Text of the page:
PERTH, Australia -- A man was killed by a 4-meter (13-foot) shark on Saturday while diving with his brother off a beach in southwestern Australia, authorities said. It's the fourth fatal shark attack in Australia since September, all of them off the continent's southwest corner.
Businessman Peter Kurmann, 33, and his brother Gian Kurmann, 34, were diving from a boat off Stratham Beach, about 230 kilometers (140 miles) south of Perth, the Western Australia state capital, when the younger brother was attacked midmorning, state police spokeswoman Sgt. Naomi Smith said.
She said the victim, from the town of Vasse near the bay where the attack took place, was apparently killed instantly. His brother was unharmed.
The Fisheries Department has launched an investigation, which will include an examination of bite marks on the victim's body to determine the shark species.
Department manager Tony Cappelluti said Gian Kurmann reported seeing "a four-meter (13-foot) dark, shark-like shape" in the water. Authorities won't speculate on the species.
The body was recovered by his brother helped by the crew of a nearby boat and taken south to the town of Busselton, Cappelluti said.
An airplane surveillance team had later spotted a shark in the area and a government boat equipped with shark capture gear was en route to the scene, Cappelluti said.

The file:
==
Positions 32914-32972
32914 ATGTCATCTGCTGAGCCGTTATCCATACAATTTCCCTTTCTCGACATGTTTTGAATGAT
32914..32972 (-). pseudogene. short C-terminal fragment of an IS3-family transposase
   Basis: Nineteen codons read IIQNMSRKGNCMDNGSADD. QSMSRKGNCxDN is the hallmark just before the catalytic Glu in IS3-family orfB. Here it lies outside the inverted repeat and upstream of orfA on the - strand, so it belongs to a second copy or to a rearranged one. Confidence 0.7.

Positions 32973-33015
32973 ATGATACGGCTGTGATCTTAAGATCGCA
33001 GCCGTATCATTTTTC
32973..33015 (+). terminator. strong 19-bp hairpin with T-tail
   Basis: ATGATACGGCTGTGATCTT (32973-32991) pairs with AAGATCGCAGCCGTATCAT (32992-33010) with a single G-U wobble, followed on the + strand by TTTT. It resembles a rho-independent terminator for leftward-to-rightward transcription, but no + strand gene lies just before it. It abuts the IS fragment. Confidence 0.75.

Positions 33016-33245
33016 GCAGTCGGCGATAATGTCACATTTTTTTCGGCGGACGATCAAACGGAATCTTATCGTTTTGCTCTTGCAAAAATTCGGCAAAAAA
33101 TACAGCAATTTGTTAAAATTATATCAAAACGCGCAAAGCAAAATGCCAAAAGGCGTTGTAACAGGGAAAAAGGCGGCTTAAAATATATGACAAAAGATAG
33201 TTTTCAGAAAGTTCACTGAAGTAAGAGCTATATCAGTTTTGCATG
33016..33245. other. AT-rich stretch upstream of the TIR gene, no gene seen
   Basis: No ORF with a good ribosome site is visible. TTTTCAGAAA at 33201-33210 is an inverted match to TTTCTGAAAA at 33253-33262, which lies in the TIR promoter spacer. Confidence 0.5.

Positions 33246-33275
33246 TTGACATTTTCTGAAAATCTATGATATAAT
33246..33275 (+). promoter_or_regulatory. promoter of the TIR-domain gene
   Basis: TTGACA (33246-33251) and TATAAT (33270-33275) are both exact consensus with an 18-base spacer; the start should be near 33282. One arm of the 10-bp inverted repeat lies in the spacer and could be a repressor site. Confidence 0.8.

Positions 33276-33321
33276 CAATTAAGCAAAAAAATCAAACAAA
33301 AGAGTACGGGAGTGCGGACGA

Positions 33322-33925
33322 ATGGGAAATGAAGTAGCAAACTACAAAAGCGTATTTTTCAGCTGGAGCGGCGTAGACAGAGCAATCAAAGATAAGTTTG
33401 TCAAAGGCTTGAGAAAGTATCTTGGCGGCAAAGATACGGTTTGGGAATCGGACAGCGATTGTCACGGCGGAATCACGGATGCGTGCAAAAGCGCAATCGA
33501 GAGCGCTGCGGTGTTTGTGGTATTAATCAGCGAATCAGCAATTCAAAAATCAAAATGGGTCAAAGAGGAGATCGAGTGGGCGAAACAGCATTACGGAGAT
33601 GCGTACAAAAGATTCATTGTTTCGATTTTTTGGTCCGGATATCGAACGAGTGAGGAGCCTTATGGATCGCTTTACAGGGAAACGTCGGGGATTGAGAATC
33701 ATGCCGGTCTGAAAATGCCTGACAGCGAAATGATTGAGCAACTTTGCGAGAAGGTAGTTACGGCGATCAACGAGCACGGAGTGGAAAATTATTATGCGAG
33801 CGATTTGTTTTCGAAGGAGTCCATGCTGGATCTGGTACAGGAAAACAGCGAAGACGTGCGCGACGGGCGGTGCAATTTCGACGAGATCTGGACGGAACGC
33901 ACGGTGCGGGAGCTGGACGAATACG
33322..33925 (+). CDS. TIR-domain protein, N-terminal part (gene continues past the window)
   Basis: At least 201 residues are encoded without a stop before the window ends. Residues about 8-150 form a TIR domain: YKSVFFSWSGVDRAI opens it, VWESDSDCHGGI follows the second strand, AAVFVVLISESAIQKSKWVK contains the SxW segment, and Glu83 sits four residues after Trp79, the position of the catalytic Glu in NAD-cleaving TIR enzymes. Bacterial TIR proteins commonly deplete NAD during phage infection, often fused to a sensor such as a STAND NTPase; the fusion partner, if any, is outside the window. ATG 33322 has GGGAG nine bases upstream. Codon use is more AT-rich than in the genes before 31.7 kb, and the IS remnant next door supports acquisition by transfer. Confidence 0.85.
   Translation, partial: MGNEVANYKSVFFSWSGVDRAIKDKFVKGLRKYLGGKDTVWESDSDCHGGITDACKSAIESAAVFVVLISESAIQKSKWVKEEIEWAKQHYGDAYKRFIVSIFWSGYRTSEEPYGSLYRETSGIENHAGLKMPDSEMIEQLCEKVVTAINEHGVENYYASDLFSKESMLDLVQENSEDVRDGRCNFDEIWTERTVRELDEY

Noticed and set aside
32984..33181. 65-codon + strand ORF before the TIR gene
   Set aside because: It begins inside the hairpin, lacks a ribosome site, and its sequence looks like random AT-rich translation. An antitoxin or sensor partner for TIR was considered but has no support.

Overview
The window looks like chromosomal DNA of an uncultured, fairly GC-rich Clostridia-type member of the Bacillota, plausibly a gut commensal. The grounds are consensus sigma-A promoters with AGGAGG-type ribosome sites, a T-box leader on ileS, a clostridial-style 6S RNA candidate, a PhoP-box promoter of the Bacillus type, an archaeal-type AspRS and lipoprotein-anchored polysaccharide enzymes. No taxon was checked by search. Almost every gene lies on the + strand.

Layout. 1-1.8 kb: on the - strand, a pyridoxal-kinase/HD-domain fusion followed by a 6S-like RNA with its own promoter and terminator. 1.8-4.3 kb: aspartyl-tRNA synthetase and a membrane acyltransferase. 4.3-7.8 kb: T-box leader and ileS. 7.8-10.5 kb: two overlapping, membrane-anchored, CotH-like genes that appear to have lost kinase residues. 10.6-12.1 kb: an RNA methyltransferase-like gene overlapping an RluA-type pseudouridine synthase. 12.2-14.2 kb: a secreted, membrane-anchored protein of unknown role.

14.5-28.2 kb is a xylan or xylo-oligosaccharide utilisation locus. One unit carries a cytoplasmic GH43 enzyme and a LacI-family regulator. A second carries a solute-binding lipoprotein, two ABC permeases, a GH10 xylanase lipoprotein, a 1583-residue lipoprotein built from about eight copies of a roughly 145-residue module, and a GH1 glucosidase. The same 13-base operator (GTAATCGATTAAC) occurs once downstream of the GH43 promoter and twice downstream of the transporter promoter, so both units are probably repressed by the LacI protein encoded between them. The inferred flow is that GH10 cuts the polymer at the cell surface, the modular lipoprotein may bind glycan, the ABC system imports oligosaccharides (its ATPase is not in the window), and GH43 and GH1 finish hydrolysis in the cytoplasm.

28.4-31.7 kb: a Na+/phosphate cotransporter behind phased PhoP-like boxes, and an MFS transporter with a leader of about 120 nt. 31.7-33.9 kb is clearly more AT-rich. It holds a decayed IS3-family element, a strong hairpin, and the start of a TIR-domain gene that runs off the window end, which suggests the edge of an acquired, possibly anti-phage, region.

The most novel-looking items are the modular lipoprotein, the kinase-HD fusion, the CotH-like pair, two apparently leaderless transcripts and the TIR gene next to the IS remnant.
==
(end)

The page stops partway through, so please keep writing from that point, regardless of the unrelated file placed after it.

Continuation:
Experts have been unable to explain the spate of attacks in Australia's southwest, but agree that different sharks are likely responsible for each fatality.
The last fatal attack in Australia was American George Thomas Wainwright, 32, who was taken on Oct. 22 by a 3-meter (10-foot) great white while diving solo off a boat near Rottnest Island, 18 kilometers (11 miles) west of Perth.
A great white of the same size is believed to have taken 64-year-old Australian swimmer Bryn Martin off Perth's premier Cottesloe Beach on Oct. 10.
The attacks followed the Sept. 4 death of bodyboarder Kyle Burden, 21, who was killed by a shark described as 4.5 meters (15 feet) long at a beach south of Perth. Witnesses were unsure of the type of shark.
Australia averages little more than one fatal attack a year along an expansive 35,000-kilometer (22,000-mile) coast, although attacks have become more common in recent decades as more people take part in ocean recreation.
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